“In those days, everyone watched TV,” Hsu says. “Technology really has changed the medium of communication. TV was really innocent, too easy. Not only do less people watch it, but they don’t believe the adverts anymore.”
Today the consumer is much more sophisticated and watch-on-demand people are turning off the ads unless they are watchable. Furthermore, rather than hit-or-miss attempts to change minds, today, with the advent of big data mining and analytics, advertising is targeted.
For instance: Say you watch an advert produced by Sense Media about the island of Palau. First, you won’t get the idea this is an ad, because it looks and acts more like a travel show. The presenter is wearing fresh sets of clothes (a kind of guerrilla marketing) and most of the items shown are a form of product placement.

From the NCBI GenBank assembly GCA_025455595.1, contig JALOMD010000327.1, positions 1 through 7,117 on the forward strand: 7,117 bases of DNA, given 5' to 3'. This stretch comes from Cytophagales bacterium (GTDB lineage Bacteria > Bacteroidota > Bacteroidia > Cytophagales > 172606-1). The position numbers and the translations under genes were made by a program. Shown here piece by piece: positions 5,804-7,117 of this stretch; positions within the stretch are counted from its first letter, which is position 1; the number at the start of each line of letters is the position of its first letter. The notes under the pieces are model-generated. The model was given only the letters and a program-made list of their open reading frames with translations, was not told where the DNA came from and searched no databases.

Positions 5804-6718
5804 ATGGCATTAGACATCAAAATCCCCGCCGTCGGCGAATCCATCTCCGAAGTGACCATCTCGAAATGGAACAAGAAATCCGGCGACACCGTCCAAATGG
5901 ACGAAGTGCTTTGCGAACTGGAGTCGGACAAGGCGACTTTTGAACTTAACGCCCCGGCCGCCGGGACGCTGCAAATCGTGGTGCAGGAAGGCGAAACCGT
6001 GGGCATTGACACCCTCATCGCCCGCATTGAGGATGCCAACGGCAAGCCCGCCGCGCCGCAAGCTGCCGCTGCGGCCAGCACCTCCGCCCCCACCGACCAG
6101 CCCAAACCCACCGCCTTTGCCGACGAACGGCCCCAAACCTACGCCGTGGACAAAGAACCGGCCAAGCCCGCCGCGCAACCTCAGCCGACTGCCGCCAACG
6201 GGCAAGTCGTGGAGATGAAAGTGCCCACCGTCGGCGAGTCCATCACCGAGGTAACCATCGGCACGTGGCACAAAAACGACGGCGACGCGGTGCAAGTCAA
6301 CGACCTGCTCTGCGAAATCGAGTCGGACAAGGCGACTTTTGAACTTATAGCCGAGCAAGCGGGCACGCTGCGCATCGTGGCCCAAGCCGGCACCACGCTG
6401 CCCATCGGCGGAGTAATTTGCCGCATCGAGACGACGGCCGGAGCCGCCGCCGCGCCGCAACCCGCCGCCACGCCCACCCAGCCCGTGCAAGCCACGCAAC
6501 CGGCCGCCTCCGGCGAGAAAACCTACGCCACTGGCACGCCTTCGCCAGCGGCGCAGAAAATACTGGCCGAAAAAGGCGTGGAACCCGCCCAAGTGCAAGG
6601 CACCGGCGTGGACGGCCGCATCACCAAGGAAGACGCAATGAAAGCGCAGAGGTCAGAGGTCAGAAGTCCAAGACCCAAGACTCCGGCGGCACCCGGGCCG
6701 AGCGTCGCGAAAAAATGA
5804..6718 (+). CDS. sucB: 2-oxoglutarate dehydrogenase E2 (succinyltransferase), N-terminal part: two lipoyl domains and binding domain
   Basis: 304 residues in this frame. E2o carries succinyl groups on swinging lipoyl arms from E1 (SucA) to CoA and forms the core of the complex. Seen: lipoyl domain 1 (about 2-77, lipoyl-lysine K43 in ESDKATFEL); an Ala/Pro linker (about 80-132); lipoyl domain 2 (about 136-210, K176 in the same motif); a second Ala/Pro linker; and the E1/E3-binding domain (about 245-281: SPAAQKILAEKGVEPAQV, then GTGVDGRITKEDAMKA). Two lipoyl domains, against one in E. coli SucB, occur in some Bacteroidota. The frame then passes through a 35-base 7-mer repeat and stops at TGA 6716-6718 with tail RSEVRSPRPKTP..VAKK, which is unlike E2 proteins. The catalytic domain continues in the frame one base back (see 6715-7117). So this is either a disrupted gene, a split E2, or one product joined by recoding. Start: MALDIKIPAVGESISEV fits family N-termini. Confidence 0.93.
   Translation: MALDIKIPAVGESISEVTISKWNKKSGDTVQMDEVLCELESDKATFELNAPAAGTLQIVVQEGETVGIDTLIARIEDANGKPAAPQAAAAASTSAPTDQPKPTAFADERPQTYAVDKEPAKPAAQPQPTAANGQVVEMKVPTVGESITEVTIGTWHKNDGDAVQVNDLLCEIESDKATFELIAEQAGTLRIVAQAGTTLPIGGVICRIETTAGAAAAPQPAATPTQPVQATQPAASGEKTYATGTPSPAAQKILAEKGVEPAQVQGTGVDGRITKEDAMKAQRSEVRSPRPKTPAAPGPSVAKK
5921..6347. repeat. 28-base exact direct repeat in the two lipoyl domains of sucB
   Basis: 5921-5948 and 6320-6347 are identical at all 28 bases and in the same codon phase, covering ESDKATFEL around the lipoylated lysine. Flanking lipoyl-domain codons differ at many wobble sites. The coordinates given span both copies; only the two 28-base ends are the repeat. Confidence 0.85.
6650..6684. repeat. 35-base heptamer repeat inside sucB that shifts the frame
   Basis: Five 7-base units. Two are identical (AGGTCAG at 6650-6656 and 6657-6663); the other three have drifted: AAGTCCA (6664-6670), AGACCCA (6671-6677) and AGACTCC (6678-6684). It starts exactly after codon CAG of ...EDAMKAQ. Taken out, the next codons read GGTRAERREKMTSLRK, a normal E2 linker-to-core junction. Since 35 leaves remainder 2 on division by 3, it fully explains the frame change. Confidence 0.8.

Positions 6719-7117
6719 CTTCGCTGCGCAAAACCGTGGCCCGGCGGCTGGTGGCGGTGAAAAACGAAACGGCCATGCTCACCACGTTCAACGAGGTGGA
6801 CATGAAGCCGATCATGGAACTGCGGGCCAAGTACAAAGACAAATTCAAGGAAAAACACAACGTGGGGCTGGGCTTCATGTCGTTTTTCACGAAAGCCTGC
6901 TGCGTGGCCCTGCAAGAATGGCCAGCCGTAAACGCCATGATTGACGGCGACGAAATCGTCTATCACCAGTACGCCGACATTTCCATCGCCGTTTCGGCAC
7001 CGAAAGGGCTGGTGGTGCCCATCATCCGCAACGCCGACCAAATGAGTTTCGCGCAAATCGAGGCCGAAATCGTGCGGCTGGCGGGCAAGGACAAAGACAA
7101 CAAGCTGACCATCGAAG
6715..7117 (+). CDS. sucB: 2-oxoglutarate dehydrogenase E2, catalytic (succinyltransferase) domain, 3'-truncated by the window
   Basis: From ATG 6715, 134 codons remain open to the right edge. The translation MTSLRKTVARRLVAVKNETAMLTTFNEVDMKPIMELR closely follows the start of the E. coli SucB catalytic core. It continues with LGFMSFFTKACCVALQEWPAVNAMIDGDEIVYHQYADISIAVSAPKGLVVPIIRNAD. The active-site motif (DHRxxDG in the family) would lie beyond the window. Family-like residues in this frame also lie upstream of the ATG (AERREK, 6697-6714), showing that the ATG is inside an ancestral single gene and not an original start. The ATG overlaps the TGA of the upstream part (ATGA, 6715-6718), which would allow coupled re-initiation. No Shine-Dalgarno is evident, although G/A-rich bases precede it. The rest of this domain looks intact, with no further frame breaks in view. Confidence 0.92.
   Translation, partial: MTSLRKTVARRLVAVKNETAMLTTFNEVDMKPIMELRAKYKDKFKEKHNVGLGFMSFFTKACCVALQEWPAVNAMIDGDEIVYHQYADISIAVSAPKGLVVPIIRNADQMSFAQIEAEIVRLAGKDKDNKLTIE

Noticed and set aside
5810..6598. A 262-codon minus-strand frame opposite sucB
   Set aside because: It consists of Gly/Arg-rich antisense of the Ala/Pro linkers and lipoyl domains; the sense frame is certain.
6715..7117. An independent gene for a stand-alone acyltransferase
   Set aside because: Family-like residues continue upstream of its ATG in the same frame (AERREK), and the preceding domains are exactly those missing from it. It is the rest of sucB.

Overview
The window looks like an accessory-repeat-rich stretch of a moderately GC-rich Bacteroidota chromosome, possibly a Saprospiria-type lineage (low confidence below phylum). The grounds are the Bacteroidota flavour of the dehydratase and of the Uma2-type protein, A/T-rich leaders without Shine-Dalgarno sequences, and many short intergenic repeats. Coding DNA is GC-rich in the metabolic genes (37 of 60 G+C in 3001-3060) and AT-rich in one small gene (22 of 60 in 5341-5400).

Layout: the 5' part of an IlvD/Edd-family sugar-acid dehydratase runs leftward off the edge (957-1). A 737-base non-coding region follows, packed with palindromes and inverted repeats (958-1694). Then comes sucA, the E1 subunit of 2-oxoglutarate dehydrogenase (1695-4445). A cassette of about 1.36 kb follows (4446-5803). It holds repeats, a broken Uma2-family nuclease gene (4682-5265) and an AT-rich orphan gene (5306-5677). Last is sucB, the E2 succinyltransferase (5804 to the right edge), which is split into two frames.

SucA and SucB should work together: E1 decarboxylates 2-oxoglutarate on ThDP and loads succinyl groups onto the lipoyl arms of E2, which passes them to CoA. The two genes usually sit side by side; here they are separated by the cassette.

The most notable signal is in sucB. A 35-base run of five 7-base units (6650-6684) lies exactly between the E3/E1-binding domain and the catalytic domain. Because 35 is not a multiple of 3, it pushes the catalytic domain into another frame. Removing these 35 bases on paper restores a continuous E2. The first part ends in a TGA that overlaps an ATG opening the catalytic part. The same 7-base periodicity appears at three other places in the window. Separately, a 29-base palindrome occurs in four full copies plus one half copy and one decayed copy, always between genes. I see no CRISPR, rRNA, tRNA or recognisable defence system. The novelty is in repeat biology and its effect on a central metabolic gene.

The way it works is this: You like the “show” and share it with your friends. A hundred friends share with theirs, therefore multiplying the effect. One or two will like the T-shirt worn by the presenter and are able to search for it online. Their search is picked up by Google or Facebook, and soon there are adverts for the same or similar items on your web pages.
“Content is king and has to be useful and interesting. It’s not in your face and you’re still enjoying the content, but your needs and wants are being subconsciously simulated,” Hsu says. “Traditional media and marketing is like a shotgun, but this is more like a single shot sniper.”
Another issue is the migration to mobile from PC. As is fairly well known, more people search for information, buy goods and communicate on the phone than they do on PC. Yahoo lost its way, Hsu believes, because it didn’t go mobile.